As per the tariff provided by the Law Society of Kenya, a lawyer should charge Ksh. 3000 if the land costs Ksh. 1,000,000 or less and charge Ksh. 8000 if the land value is over Ksh. 1, 000, 00. The buyer and the seller normally cost share this 50:50.

At this point, to avoid any later complications, ensure the seller’s spouse is present, fully aware and agrees with the transaction, if possible, have the spouse agree to this in writing.

6. Post-Agreement Transactions

Whether paying in cash or installments as stated in your agreement, the seller will most probably demand some money at this point as a form of commitment.

Ensure that the title deed and any other legal documents are in the lawyer’s custody before making any payments. This is to avoid scenarios like the seller taking a bank loan and using the title deed as security in the middle of the transaction. Remember, you already carried out your search in Step 1 and found a clean bill of health, but the seller can apply for a loan if he keeps the title deed after this step.

7. Land Control Board (LCB)

LCB is a council that meets once a month comprising of the Assistant County Commissioner and the local village elders that give the final consent on land sales.

I know, you think we are too modern to go through village elders, but, consider a case where Charles is selling a prime plot without informing his wife yet they have no other place to go. The LCB will be forced to deny you consent knowing fully well that you made your initial payments at Step 6. This would only mean that you will have no choice but to ask for a refund. If lucky, you may get it immediately. However, the seller can easily be have spent the money already which would mean, you have to wait for a refund for a long time or choose to go to court, that may be years of back and forth.

If possible, get the spouse to agree to the sale of the property in writing just in case it was a plan to make money from you by later on going to the LCB and lodging a complaint to ensure the refusal by LCB.
The LCB should cost you Ksh. 1000. Nonetheless, there is a Special Land Control Board (SLCB) that consists of only the Assistant County Commissioner, the buyer, and the seller which will cost you Ksh. 5000 instead of waiting for the LCB, which only meets once a month. Depending on the availability of the Assistant County Commissioner, it may take you about 2 hours.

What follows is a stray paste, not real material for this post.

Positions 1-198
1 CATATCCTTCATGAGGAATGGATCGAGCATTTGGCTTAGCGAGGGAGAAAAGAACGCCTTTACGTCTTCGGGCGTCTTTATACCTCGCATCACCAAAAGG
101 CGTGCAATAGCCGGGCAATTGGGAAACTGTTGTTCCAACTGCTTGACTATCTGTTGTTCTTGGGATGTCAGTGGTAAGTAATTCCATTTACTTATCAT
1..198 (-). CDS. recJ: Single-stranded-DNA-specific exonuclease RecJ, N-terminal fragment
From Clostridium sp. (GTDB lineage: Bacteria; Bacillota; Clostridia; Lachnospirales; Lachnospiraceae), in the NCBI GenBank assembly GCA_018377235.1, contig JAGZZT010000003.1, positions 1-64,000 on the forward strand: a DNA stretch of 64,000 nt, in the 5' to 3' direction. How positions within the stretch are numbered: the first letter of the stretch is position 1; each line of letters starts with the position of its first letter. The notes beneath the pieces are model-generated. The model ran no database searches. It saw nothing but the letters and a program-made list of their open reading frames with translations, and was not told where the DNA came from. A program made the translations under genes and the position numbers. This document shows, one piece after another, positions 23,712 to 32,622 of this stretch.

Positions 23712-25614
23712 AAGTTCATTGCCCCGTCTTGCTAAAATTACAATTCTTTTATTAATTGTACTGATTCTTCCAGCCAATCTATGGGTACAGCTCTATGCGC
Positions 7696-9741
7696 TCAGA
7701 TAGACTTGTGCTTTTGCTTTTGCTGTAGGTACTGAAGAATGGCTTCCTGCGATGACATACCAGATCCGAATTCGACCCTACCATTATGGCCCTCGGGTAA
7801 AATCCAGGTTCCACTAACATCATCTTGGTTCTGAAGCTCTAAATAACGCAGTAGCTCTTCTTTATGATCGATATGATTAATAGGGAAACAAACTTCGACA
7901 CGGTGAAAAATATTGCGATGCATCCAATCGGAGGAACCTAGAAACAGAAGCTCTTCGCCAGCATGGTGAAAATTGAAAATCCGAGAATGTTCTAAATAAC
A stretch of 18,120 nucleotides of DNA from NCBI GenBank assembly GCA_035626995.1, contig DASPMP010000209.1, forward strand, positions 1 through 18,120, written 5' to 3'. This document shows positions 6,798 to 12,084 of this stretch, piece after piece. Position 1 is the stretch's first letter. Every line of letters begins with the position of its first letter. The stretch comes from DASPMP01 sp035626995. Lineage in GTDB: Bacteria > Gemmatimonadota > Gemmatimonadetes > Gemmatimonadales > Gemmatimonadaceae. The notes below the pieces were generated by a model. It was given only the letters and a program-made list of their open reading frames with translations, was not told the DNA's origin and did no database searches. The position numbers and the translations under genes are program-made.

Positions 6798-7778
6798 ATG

8. Land Transfer

Once the seller signs a Land Transfer form, after all, the payments have been settled, you can go ahead and start processing a new title deed to change ownership at the Ministry of Lands. You will need:
• Land transfer forms
• Consent from LCB or SLCB
• Land Search clearance form from the county council
• Passport photos
• KRA pin
• Agreement
• Old Title Deed

This will cost you roughly Ksh. 5000 and may take two weeks.

It is advisable to have the seller sign the Land Transfer documents in advance and hand them to the lawyer when making the initial payments to ensure the seller does not retract the agreement.

9. Transfer Fees and Stamp Duty.

At this point, you no longer need the seller, but you will need to pay stamp duty based on the value of the prime plot you have paid for, usually 2% for reserves and 4% for municipalities.

The land value may differ from the purchase price and in rare cases like these, the Ministry of Land official will demand a valuation, but usually, the purchase price is used.

10. Post Purchase Celebration

This is the point where you are allowed to invite your family and friends over for a celebration, maybe enjoy some nyama choma, ugali, kachumbari and drinks as you give yourself a pat on the back for going through all the steps, successfully, without letting any con man or woman make away with your money.

One last search at the Ministry of Lands to confirm that the LR Number now holds your details would not hurt.

Point to Note: The rates indicated in this article may change from time to time and should be confirmed with the relevant offices.